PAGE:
In Marxist philosophy, the dictatorship of the proletariat is a condition in which the proletariat holds state power. The dictatorship of the proletariat is the intermediate stage between a capitalist economy and a communist economy, whereby the post-revolutionary state seizes the means of production, compels the implementation of direct elections on behalf of and within the confines of the ruling proletarian state party, and instituting elected delegates into representative workers' councils that nationalise ownership of the means of production from private to collective ownership. During this phase, the administrative organizational structure of the party is to be largely determined by the need for it to govern firmly and wield state power to prevent counterrevolution and to facilitate the transition to a lasting communist society. Other terms commonly used to describe the dictatorship of the proletariat include socialist state, proletarian state, democratic proletarian state, revolutionary dictatorship of the proletariat and democratic dictatorship of the proletariat. In Marxist philosophy, the term dictatorship of the bourgeoisie is the antonym to the dictatorship of the proletariat.
Marxist philosophy or Marxist theory are works in philosophy that are strongly influenced by Karl Marx's materialist approach to theory, or works written by Marxists. Marxist philosophy may be broadly divided into Western Marxism, which drew from various sources, and the official philosophy in the Soviet Union, which enforced a rigid reading of Marx called dialectical materialism, in particular during the 1930s. Marxist philosophy is not a strictly defined sub-field of philosophy, because the diverse influence of Marxist theory has extended into fields as varied as aesthetics, ethics, ontology, epistemology, social philosophy, political philosophy, the philosophy of science, and the philosophy of history. The key characteristics of Marxism in philosophy are its materialism and its commitment to political practice as the end goal of all thought. The theory is also about the struggles of the proletariat and their reprimand of the bourgeoisie.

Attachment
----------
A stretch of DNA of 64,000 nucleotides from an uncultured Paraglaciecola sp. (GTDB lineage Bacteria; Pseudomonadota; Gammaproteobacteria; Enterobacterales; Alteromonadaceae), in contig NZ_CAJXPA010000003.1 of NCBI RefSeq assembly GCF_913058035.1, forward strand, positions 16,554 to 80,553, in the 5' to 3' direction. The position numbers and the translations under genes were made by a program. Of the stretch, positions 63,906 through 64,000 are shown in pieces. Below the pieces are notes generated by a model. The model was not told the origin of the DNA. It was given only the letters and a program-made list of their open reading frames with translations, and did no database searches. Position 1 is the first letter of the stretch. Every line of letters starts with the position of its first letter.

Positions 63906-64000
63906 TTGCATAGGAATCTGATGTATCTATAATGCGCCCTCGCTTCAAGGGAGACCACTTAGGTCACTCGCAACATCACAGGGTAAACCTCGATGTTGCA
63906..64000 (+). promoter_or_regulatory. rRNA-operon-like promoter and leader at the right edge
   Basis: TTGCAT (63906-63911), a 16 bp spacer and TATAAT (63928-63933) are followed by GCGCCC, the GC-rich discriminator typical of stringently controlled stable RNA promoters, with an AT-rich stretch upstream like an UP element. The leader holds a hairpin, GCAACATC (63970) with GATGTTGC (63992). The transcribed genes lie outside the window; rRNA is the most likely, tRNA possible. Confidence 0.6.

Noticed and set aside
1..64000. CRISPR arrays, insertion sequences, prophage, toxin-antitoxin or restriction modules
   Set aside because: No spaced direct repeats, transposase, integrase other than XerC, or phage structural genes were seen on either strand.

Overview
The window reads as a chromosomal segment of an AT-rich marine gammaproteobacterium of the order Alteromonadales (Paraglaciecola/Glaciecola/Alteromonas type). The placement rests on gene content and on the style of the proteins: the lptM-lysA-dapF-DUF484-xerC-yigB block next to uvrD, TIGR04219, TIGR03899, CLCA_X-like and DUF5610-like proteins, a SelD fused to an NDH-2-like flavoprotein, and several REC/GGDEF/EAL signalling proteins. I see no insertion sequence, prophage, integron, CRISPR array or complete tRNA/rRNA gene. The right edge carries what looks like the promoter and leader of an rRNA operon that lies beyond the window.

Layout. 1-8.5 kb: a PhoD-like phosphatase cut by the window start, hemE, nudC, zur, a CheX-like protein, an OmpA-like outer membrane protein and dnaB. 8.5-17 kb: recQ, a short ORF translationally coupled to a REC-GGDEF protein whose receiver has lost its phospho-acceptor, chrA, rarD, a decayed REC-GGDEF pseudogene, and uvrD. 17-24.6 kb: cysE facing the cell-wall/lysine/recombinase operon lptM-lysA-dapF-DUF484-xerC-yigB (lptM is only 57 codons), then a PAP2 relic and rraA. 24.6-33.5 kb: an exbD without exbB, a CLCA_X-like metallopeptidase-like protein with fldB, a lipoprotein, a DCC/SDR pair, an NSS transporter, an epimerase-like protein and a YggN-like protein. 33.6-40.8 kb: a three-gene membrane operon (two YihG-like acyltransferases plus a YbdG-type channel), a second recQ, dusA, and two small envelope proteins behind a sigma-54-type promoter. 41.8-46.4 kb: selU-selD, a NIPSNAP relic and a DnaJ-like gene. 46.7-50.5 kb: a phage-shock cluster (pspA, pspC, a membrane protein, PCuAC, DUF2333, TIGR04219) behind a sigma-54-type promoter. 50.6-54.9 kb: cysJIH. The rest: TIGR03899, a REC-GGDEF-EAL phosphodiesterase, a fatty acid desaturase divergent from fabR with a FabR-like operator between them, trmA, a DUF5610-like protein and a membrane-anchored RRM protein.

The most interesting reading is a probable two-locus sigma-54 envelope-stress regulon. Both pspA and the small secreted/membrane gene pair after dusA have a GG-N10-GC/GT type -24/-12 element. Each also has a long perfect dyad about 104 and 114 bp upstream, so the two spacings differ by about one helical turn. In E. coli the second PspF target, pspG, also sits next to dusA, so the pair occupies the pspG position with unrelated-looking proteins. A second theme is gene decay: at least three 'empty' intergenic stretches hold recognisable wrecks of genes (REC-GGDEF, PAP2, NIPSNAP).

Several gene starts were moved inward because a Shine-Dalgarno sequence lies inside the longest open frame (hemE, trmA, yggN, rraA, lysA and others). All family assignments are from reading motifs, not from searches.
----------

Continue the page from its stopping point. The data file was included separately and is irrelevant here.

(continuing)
György Lukács was a Hungarian Marxist philosopher, literary historian, literary critic, and aesthetician. He was one of the founders of Western Marxism, an interpretive tradition that departed from the Soviet Marxist ideological orthodoxy. He developed the theory of reification, and contributed to Marxist theory with developments of Karl Marx's theory of class consciousness. He was also a philosopher of Leninism. He ideologically developed and organised Lenin's pragmatic revolutionary practices into the formal philosophy of vanguard-party revolution.
Orthodox Marxism is the body of Marxist thought that emerged after the death of Karl Marx (1818–1883) and which became the official philosophy of the majority of the socialist movement as represented in the Second International until the First World War in 1914. Orthodox Marxism aims to simplify, codify and systematize Marxist method and theory by clarifying the perceived ambiguities and contradictions of classical Marxism.
Dialectical materialism is a philosophy of science, history, and nature developed in Europe and based on the writings of Karl Marx and Friedrich Engels. Marxist dialectics, as a materialist philosophy, emphasizes the importance of real-world conditions and the presence of contradictions within things, in relation to but not limited to class, labor, and socioeconomic interactions. This is in contrast to the idealist Hegelian dialectic, which emphasizes the observation that contradictions in material phenomena could be resolved by analyzing them and synthesizing a solution whilst retaining their essence. Marx supposed that the most effective solution to the problems caused by said contradictory phenomena was to address and rearrange the systems of social organization at the root of the problems.
Historical materialism is the term used to describe Karl Marx's theory of history. Marx locates historical change in the rise of class societies and the way humans labor together to make their livelihoods. For Marx and his lifetime collaborator, Friedrich Engels, the ultimate cause and moving power of historical events are to be found in the economic development of society and the social and political upheavals wrought by changes to the mode of production. Historical materialism provides a challenge to the view that historical processes have come to a close and that capitalism is the end of history. Although Marx never brought together a formal or comprehensive description of historical materialism in one published work, his key ideas are woven into a variety of works from the 1840s onward. Since Marx's time, the theory has been modified and expanded. It now has many Marxist and non-Marxist variants.